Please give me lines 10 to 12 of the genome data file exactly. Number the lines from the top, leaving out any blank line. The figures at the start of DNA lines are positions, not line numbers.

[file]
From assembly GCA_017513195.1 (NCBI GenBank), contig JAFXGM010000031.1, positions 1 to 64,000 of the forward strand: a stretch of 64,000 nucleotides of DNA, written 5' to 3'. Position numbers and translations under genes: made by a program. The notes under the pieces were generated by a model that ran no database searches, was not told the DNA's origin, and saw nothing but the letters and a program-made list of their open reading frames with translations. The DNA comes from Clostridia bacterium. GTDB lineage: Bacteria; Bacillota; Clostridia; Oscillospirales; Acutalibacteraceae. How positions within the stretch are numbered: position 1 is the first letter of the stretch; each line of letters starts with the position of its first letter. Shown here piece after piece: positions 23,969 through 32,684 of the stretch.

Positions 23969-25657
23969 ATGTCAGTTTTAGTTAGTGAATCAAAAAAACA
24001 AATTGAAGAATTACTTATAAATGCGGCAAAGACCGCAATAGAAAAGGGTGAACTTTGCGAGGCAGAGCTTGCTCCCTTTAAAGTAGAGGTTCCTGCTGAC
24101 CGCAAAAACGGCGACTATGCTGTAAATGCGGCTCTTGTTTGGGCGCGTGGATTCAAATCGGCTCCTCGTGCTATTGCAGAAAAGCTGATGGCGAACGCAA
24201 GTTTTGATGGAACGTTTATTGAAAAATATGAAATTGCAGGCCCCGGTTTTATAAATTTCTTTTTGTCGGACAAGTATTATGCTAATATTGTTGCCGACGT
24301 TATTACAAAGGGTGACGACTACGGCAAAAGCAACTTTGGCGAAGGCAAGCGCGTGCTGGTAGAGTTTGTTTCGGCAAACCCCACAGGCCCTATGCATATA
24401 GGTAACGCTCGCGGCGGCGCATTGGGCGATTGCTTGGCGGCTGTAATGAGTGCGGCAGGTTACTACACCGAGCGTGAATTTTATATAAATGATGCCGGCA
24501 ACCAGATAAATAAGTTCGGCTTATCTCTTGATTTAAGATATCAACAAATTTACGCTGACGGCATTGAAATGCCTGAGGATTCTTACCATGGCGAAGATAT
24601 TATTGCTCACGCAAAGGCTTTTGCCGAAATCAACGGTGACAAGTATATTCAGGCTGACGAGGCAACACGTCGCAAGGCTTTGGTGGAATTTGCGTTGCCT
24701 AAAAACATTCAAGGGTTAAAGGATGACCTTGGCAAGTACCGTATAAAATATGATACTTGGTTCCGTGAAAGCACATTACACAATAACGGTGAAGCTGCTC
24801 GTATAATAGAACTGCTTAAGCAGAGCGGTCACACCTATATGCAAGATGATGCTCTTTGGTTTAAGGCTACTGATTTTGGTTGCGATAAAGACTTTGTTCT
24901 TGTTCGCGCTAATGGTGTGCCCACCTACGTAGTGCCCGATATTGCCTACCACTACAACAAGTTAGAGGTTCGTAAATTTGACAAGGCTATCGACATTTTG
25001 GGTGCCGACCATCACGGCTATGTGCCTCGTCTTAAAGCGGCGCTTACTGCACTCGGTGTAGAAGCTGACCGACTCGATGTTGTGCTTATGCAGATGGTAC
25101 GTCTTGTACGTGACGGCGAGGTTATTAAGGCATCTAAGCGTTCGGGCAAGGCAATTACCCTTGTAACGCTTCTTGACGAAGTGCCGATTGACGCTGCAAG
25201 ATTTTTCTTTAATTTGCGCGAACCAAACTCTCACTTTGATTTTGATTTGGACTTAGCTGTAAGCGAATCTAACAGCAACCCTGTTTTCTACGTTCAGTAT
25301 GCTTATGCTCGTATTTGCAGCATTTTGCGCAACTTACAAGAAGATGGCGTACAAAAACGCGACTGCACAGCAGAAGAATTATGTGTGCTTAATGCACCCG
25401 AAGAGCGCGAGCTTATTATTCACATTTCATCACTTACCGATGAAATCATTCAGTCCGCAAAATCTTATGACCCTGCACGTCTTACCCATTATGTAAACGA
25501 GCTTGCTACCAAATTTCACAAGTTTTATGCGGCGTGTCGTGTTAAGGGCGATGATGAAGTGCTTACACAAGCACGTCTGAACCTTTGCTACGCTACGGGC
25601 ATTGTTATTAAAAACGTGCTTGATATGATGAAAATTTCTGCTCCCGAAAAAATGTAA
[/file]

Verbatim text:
24601 TATTGCTCACGCAAAGGCTTTTGCCGAAATCAACGGTGACAAGTATATTCAGGCTGACGAGGCAACACGTCGCAAGGCTTTGGTGGAATTTGCGTTGCCT
24701 AAAAACATTCAAGGGTTAAAGGATGACCTTGGCAAGTACCGTATAAAATATGATACTTGGTTCCGTGAAAGCACATTACACAATAACGGTGAAGCTGCTC
24801 GTATAATAGAACTGCTTAAGCAGAGCGGTCACACCTATATGCAAGATGATGCTCTTTGGTTTAAGGCTACTGATTTTGGTTGCGATAAAGACTTTGTTCT